Although geographically small, New Zealand is home to a surprising number of the world's Biggest, Largest and longest.A 55m tall blue glass clad monolith rising out of the Waikato Valley in New Zealands North Island houses one of these "NZ biggest" which is said to be the worlds largest whole milk powder plant.The massive new plant is part of Anchor Products' Te Rapa milk processing site-one of 10 across the country owned and operated by the manufacturing arm of New Zealands largest dairy manufacturer,The New Zealand Diary group.The result of a two -year,US$85 million expansion project,The new Te Rapa Dryer 5 milk powder plant is designed to accomodate projected growth in the North Island milk supply through to 2005
Commissioned in August 1999, the new dryer is huge, easily dwarfing the site's three existing dryers. Dryer 5 has a processing capacity of five million litres of whole milk per day and can produce up to 23 tonnes of milk powder per hour. Technology wise, Dryer 5 is leading edge; and is the first manufacturing plant in the southern hemisphere to adopt the ControlLogix integrated control platform on such a scale.
Ian Steele, Anchor Products' Engineering Services Division Manager describes Te Rapa's move to ControlLogix as strategic rather than bold. ControlLogix' data-communications and wide integration strengths, backed by Allen-Bradley's open-communication architecture, fits with the dairy giant's long-term control strategy. Central to this strategy is the application of predictive automation, based around technologies developed by Anchor's alliance partner, Pavilion Technologies of Austin, Texas.
Steele and his team have spent much of the past decade honing Anchor's automation and control network strategy. Predictive control strategy is a key element; an essentially feed-forward control technique based on elaborate computer process models. Building such models requires realtime operational data - lots of it - delivered via a fast-response, control platform. Anchor's automation architecture - a futuristic control system to optimise access and use of plant-floor data - was conceptualised by the company in 1990. Heading up the neural system is a powerful plant historian computer, the site independent routing and reporting processor (SIRRP). Via its onboard web server, SIRRP provides process data from all 10 plants to the Anchor management team. It also stores and develops the data archive needed for predictive control. In turn, SIRRP is supported by distributed plant-level data networks - the essence of the neural-based architecture.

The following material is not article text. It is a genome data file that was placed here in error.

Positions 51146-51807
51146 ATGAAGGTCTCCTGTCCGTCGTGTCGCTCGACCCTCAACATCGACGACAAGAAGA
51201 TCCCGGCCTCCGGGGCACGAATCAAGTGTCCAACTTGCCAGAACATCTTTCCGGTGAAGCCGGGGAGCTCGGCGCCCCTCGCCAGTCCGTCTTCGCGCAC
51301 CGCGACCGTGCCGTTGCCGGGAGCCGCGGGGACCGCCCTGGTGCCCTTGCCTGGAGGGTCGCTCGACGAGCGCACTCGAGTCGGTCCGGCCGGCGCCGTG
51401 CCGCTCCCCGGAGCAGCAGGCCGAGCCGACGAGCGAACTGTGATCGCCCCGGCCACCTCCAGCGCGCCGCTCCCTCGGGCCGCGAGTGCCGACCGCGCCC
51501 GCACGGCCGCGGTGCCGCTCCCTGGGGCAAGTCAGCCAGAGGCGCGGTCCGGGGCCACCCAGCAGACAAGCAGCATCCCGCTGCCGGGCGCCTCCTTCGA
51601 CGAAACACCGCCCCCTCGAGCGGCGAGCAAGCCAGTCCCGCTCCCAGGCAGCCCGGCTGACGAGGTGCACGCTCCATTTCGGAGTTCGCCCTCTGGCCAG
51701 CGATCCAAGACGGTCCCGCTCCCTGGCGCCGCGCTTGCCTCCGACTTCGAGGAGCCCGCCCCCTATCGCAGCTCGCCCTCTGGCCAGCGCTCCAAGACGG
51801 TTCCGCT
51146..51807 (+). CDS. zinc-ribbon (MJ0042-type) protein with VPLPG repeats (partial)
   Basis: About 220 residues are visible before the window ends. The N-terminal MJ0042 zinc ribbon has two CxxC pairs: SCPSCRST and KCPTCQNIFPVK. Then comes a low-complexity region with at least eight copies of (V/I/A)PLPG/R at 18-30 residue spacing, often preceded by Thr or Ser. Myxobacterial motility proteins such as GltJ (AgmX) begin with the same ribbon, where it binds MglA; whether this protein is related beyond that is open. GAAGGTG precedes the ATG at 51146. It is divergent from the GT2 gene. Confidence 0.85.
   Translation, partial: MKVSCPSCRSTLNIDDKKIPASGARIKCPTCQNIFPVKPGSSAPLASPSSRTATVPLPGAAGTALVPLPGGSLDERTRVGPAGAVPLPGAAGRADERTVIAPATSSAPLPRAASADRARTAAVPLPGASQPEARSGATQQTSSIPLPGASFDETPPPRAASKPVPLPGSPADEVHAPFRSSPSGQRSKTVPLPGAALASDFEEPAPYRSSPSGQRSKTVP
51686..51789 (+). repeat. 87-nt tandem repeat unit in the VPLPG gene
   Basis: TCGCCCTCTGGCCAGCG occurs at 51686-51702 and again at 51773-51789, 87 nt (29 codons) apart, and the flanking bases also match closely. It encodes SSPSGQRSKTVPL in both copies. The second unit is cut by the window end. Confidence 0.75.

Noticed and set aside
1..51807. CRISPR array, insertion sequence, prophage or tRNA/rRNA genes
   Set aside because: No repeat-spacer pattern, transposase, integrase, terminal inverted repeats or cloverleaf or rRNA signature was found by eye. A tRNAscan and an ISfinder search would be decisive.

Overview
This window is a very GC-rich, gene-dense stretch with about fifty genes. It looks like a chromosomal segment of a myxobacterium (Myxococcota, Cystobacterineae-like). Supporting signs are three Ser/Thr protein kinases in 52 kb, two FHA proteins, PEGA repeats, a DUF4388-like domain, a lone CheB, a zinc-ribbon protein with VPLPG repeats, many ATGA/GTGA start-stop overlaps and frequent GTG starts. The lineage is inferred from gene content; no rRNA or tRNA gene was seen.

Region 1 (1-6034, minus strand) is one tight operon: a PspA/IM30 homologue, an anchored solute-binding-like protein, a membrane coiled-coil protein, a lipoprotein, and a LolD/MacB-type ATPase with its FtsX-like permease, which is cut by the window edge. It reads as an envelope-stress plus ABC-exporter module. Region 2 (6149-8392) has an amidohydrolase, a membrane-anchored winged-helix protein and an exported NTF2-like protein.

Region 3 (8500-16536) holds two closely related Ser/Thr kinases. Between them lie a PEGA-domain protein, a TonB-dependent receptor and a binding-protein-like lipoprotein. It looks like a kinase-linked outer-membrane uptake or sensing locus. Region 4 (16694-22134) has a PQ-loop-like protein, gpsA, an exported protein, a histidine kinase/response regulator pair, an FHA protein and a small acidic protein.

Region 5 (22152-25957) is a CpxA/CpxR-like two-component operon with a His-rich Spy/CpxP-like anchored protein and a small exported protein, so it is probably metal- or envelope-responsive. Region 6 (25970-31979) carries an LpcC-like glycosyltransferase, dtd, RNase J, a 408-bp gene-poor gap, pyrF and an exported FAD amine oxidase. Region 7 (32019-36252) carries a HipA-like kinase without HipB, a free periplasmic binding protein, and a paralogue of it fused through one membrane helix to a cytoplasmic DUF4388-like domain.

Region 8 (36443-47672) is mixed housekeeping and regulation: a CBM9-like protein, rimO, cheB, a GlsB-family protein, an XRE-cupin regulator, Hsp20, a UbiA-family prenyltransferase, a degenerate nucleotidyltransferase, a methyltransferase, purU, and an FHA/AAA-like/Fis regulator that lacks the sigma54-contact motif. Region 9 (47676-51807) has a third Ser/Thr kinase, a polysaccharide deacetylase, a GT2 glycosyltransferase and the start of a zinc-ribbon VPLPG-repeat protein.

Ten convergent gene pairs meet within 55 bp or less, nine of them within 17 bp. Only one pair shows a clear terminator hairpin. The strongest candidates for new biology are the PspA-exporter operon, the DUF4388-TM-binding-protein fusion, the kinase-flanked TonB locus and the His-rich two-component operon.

The Dryer 5 control system practically realises the Anchor neural architecture. It comprises a total of 12 ControlLogix controllers, almost 3000 ControlLogix I/O points and 1640 DeviceNet nodes. These are widely distributed across the new plant's three operation sectors (the 'dry' end, the 'wet' end and powder handling) and three 'service' areas (refrigeration, water and wastewater). Plantwide Ethernet and ControlNet data networks link all six-plant areas, with a myriad of DeviceNet networks drawing data up from plant floor devices such as drives, motor starters and valves. All data communication between buildings is routed via multimode fibre-optic cable, to ensure maximum data integrity.
At the operator interface end, 10 PC-based HMI stations running RSView32 operator interface software provide access to the plant's 60 000+ process tags. The flexible nature of the ControlLogix architecture proved to be one of the system's greatest benefits. The ability to share I/O and databases across different controllers located in different chassis was a key benefit of Control-Logix. This was particularly so in dealing with shared process facilities such as the plant's 6-bay milk reception area.
ControlLogix also permits multiple controllers to be sited in a single chassis. This was used to advantage in the system's dryer and evaporator control chassis where multiple controllers were installed for reasons of control algorithm integrity and capacity.
Integrated open networks